Czech prime minister fighting for political survival

Mirek Topolanek, photo: CTK

Seven months ago Mirek Topolanek was the toast of the right wing Civic Democratic Party. The man who led his party to six election victories had triumphed in the elections and after eight long years in the opposition benches his Civic Democrats were ready to take over the reigns of power. Seven long months later the country lacks a stable government, the prime minister is seen as a failure and his party is racked by internal conflict.

Mirek Topolanek,  photo: CTK
The seven months of futile negotiations have undermined the prime minister's position both within his party and on the Czech political scene. At a stormy party meeting on Wednesday senior members of the party leadership warned Mr.Topolanek that his second attempt at forming a government would be his last. If his coalition government failed to win a vote of confidence yet again - he should "take a back seat" and let someone else lead the negotiations. Political analyst Vladimira Dvorakova says that Mr. Topolanek's failure to capitalize on the party's election victory has sown internal strife and the prime minister is now fighting for political survival:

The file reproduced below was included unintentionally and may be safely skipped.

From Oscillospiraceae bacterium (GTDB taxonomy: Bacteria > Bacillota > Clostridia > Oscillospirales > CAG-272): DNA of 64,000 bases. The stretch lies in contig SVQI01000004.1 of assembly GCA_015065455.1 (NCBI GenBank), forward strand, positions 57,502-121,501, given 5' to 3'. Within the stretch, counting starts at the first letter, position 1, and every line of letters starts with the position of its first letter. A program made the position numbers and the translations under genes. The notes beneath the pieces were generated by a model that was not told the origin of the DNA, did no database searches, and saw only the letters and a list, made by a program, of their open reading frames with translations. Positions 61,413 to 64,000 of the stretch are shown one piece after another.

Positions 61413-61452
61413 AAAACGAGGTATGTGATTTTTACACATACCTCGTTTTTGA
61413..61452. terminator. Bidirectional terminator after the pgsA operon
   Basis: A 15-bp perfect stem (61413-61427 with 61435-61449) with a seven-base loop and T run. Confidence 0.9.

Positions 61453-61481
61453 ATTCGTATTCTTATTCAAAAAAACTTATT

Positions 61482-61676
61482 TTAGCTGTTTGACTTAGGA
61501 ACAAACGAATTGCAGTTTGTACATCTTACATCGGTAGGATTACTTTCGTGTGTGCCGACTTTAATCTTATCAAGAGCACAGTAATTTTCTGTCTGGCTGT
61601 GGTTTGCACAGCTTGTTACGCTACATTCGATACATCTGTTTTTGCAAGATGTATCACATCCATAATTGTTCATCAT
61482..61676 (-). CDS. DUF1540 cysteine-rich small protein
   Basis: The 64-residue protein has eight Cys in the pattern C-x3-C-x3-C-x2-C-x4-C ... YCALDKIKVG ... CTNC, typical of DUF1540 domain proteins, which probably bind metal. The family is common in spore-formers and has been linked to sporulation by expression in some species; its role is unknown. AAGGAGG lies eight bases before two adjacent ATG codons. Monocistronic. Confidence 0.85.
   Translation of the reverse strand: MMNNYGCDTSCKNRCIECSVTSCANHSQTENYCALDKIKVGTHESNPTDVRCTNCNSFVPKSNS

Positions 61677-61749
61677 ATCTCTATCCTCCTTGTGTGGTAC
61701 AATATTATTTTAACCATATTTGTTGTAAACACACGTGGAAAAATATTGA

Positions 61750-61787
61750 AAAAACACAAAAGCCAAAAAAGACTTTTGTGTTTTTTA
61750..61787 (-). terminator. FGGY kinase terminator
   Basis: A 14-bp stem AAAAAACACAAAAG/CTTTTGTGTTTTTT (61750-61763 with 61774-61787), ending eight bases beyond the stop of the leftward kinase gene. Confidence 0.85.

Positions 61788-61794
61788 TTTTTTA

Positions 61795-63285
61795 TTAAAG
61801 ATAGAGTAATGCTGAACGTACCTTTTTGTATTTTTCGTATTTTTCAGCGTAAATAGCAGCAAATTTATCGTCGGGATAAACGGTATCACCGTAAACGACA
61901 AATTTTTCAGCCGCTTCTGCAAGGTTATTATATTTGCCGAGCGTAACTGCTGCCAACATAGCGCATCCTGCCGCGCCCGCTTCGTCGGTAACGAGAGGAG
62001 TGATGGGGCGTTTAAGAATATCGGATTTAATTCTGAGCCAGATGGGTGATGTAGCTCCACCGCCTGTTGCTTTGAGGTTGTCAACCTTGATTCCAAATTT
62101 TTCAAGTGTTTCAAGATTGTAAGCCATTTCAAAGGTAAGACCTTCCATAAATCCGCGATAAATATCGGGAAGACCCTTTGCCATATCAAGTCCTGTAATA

"I think that the Civic Democratic Party is weakened. There was never real unity in the party but before all internal disputes were discussed inside the party and now for the first time we see open criticism of the prime minister and his way of conducting the government negotiations. And this is connected with the fact that the president is very dissatisfied with the new cabinet proposed by Mirek Topolanek and President Klaus still has a strong position within the Civic Democratic Party and is supported by some party members."

President Vaclav Klaus and Jiri Paroubek,  photo: CTK
The prime minister's second attempt at forming a cabinet is not going well. President Klaus has criticized both its line up and the fact the Mr. Topolanek had not managed to secure majority support for it in the lower house. Although he is bound by the Constitution to appoint whatever cabinet the prime minister proposes the president has not said when he would do so. The delay is a silent rebuke - and the prime minister's main rival Social Democrat leader Jiri Paroubek has been quick to act on it. He has once again proposed a grand coalition with the Civic Democrats - but with someone other than Mirek Topolanek. The fact that the president was ready to receive him to hear out this proposal is another slap in the face for the Czech prime minister.